Tag Archives: real names

No change in comments for now

I recently floated the idea of morphing the real-names requirement into a registration requirement — you’d have to sign in with WordPress, Twitter, Google Plus or Facebook, which meant that you’d be posting under a verified identity but not necessarily a real name.

I’ve decided to leave things alone, at least for the time being. A few people really think the real-names requirement is something I ought to keep. And if I’m going to do that, then there’s no reason to require registration with a third-party service.

If WordPress.com ever makes it possible to add a service like Disqus or Open ID, I may revisit the issue. For now, those services can only be used with hosted blogs using WordPress.org.

Naming names

I’ve seen an uptick in anonymous, pseudonymous and first-name-only comments recently. Some of them are really good, but I won’t post without a real name, first and last — clearly spelled out when you try to post. Here is the full Media Nation comments policy along with some of my reasons for implementing it.

In some cases, it may just be a matter of how you registered with WordPress. (Note: Registration is not necessary.) If you think that’s you, please read this.

Salem News adopts real-names commenting policy

My local daily, the Salem News, has added itself to the growing list of news organizations that are requiring real names for online comments in order to root out the hateful speech that too often mars such forums. It’s the right move, and one I adopted about a year ago. Editor David Olson explains:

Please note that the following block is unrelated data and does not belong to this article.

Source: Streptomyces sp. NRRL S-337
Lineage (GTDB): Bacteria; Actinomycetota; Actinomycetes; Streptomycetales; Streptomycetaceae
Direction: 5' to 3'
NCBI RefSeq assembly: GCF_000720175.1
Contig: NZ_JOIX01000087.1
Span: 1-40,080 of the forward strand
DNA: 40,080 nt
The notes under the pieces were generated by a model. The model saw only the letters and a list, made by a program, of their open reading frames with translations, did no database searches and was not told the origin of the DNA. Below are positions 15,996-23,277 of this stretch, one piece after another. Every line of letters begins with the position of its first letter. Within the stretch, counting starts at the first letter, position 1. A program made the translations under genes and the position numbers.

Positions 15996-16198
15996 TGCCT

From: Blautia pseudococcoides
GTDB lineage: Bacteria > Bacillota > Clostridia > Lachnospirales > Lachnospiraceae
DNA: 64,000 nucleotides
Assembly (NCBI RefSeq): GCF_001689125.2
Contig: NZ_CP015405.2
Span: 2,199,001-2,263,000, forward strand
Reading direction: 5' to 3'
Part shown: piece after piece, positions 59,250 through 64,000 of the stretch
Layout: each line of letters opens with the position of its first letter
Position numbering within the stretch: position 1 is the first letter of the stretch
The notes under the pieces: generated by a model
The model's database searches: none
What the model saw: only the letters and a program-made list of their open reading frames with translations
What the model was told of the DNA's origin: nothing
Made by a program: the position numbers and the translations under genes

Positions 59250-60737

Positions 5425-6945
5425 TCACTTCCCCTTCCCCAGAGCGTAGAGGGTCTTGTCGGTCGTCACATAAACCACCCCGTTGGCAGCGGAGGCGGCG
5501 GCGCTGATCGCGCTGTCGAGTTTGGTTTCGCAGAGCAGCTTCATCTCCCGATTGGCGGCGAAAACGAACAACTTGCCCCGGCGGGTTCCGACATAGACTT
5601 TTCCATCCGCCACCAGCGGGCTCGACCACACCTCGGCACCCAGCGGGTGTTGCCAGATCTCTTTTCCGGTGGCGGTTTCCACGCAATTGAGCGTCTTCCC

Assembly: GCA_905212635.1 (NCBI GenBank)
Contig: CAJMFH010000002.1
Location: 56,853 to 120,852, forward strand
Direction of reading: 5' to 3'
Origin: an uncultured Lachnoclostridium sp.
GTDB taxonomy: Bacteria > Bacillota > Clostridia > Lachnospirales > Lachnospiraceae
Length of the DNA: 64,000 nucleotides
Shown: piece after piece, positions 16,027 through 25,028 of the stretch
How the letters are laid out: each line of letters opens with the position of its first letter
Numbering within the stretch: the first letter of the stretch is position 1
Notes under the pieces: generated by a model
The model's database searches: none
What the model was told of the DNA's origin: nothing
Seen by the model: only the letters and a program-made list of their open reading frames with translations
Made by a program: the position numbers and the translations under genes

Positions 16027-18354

If you write a guest column for the newspaper, you have to use your real name. If you are quoted in a story, we use your real name — no anonymous sources allowed. And if you write a letter to the editor, not only do you have to sign your name, you have to give us an address and phone number so we can check to make sure you are who you say you are.

Online commenters, until now, have had to do none of this.

Like Media Nation, the News will rely on the honor system for the honest majority and intuition (and informants!) for rooting out those who adopt fake names. That’s definitely the way to go. Last July the Sun Chronicle of Attleboro unveiled a real-names policy that required people to turn over their credit-card information if they wanted to comment. If you poke around, you’ll see that the paper’s website has pretty much become a comment-free zone.

This blog post by Howard Owens, editor and publisher of the Batavian, remains the definitive explanation as to why real names should be required.